The result is that the entire back end of the house is splayed open to the world. The windows are shattered, the rain has come in, and the LP's and books have been blown apart and scattered.
For weeks, Ms. Khedairy said, she often left her house when the bombing started, dashing to a friend's house blocks away, where she felt safer. Every day, she said, she would return to her garden to water her palms and plants, so determined was she to preserve something in the ruins.
This was not the first time Ms. Khedairy had returned to her home, not the first time she had seen the wreckage. Perhaps it was the unexpected entrance of an American into her home that set her emotions tumbling. Today was the day of her rage: she ranted and wept amid the ruins of her house, picking up a tattered book here, a record album there.
"We will kill them all one day, Rumsfeld and every one of them," she said, referring to Defense Secretary Donald H. Rumsfeld. "Look at what they have done to my library."
Like many residents of Baghdad, Ms. Khedairy has now spun any number of conspiracy theories about the intentions of the Americans. She is convinced, for instance, that the bombing of her house, the ransacking of her cultural center and the looting of the national museum are evidence of an American plan to deface Iraq's culture and carry its treasures out of the country. This, from a graduate of London University, a professor who taught the literature of Britain and France.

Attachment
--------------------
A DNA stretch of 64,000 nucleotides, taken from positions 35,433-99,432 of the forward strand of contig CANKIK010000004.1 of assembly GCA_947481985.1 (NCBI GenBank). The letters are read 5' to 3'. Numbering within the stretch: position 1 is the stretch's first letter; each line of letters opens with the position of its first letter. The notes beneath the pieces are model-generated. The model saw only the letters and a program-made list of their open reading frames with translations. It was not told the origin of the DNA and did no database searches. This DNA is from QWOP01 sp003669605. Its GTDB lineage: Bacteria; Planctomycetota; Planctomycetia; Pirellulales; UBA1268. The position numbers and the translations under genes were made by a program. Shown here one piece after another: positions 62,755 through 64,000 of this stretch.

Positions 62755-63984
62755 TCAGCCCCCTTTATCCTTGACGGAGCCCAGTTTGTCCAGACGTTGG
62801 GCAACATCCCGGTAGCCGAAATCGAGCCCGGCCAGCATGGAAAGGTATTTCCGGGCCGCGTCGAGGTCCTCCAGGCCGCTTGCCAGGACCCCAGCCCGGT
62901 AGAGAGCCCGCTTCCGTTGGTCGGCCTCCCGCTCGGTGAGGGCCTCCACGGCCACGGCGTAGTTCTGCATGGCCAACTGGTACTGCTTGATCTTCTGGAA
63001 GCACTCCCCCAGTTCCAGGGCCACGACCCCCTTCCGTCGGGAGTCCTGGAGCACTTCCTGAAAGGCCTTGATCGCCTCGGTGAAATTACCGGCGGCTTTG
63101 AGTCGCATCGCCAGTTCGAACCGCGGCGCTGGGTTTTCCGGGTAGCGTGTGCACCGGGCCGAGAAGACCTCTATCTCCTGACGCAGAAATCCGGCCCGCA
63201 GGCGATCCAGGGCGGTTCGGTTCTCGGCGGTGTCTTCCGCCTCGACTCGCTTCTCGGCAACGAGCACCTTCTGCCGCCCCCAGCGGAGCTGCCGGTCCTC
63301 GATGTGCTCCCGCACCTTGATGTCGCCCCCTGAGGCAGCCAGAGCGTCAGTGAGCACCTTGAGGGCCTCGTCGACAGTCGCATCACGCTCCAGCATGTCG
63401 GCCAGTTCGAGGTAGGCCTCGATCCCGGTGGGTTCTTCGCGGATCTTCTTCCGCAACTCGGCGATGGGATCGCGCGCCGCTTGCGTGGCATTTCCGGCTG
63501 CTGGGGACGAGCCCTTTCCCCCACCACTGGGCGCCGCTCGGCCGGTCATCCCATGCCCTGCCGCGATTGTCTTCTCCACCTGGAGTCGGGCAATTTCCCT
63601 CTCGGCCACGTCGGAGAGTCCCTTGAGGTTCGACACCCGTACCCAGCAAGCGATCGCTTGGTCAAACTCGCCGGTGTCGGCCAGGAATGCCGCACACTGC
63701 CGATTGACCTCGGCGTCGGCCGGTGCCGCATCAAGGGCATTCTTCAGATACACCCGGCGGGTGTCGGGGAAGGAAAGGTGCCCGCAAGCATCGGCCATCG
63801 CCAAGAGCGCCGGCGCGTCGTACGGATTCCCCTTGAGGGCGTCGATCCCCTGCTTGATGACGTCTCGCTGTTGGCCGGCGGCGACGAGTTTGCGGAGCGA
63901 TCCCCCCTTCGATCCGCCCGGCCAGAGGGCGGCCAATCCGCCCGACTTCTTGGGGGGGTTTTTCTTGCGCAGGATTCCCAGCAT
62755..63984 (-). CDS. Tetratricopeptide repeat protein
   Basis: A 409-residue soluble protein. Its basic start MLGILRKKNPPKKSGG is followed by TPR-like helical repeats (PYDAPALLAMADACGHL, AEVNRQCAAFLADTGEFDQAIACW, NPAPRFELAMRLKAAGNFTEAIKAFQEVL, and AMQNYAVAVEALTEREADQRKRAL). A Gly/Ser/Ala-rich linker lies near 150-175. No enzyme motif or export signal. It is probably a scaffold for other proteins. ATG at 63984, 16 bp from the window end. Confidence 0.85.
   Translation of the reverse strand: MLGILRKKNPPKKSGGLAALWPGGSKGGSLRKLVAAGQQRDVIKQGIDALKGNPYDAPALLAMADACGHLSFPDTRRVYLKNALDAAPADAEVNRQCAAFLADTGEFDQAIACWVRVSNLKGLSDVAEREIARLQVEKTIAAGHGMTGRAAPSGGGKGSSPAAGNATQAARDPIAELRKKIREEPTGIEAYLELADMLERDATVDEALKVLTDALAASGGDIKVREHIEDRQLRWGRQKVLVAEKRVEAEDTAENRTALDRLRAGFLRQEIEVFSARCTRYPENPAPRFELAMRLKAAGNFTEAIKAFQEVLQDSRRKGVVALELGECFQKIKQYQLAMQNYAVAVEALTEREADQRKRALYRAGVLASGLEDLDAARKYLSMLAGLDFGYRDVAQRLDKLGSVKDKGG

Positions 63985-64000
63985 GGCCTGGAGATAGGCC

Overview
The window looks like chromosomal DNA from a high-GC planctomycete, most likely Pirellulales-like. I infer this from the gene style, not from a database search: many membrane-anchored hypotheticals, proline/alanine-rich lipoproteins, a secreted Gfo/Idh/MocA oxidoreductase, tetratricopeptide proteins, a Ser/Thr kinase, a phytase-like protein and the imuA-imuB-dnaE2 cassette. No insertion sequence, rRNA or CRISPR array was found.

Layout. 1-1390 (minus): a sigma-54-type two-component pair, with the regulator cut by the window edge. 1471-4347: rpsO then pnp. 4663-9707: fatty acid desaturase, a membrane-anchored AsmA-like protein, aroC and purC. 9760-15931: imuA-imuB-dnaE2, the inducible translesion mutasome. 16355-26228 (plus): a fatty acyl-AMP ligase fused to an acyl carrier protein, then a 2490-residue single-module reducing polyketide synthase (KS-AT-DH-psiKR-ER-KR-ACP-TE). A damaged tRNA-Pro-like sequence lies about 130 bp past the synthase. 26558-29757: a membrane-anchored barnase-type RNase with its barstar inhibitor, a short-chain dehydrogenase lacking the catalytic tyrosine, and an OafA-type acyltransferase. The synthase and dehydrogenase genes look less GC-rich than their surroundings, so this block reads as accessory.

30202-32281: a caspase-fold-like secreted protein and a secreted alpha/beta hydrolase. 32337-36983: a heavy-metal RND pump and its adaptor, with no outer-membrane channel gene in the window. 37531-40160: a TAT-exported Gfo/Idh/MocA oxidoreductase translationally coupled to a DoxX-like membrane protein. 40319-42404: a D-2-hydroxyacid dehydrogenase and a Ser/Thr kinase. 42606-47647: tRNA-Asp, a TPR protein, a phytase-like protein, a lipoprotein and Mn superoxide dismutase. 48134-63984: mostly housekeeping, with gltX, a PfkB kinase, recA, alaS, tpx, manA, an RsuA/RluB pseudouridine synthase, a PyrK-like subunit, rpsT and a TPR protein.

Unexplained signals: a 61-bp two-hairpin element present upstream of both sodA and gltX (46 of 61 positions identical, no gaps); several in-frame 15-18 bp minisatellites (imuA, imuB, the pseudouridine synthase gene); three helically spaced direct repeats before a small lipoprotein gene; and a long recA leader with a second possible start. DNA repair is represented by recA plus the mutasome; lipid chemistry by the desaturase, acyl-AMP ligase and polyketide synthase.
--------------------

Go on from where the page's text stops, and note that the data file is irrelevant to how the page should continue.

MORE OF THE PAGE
Such theories are rampant even among the city's educated elite. Today, for instance, the chief doctor at one of the Baghdad's larger hospitals spoke about the presumed designs of the Americans on the Iraqi nation.
"Tell me," said the doctor, who asked that he not be identified, "Why do the American troops allow the looting? These people are cowards, the looters. All the soldiers have to do is fire one shot, and the looters will go away. They are cowards. And the Americans do not do this. Why?"
Ms. Khedairy's neighborhood has not yet been looted, but she thinks the day is near. Since the bombing ended, a group of her neighbors has stood guard over the houses, armed with guns, keeping the thieves away. But the Americans have begun to move closer to the neighborhood, and Ms. Khedairy is convinced that the looters will be allowed to roam freely through her home.
"They follow the tanks," Ms. Khedairy said. "The Americans come in and they let the looters do as they wish. That is what they did at the museum. That is what they did at my institute. My neighborhood is next."
Not all of Ms. Khedairy's anger is directed at foreigners; she has saved a good deal for her fellow Iraqis. As she arrived at the steps of her cultural center, she surprised a half dozen Iraqi men picking over the last of the artifacts and paintings that had not been stolen.
"My God, I'll kill you!" she growled, and the young men scampered out the door. In her anger, Ms. Khedairy picked up a piece of broken pottery and hurled it into the back of one of the men. "How could this nation produce such sons?" she wailed.
The devastation wrought by the looters is indeed complete: the books and sheet music lay scattered across the floor, the lamps and fans torn from the ceiling. Upstairs, a recent exhibit of artwork by Iraqi and Japanese children lay in tatters.
Ms. Khedairy paused before a decorative wrought-iron door, one of the few things left that still appeared intact. She fingered it, studied it, swung the thing on its hinge.
"I will have to save this," she said, "before someone takes it."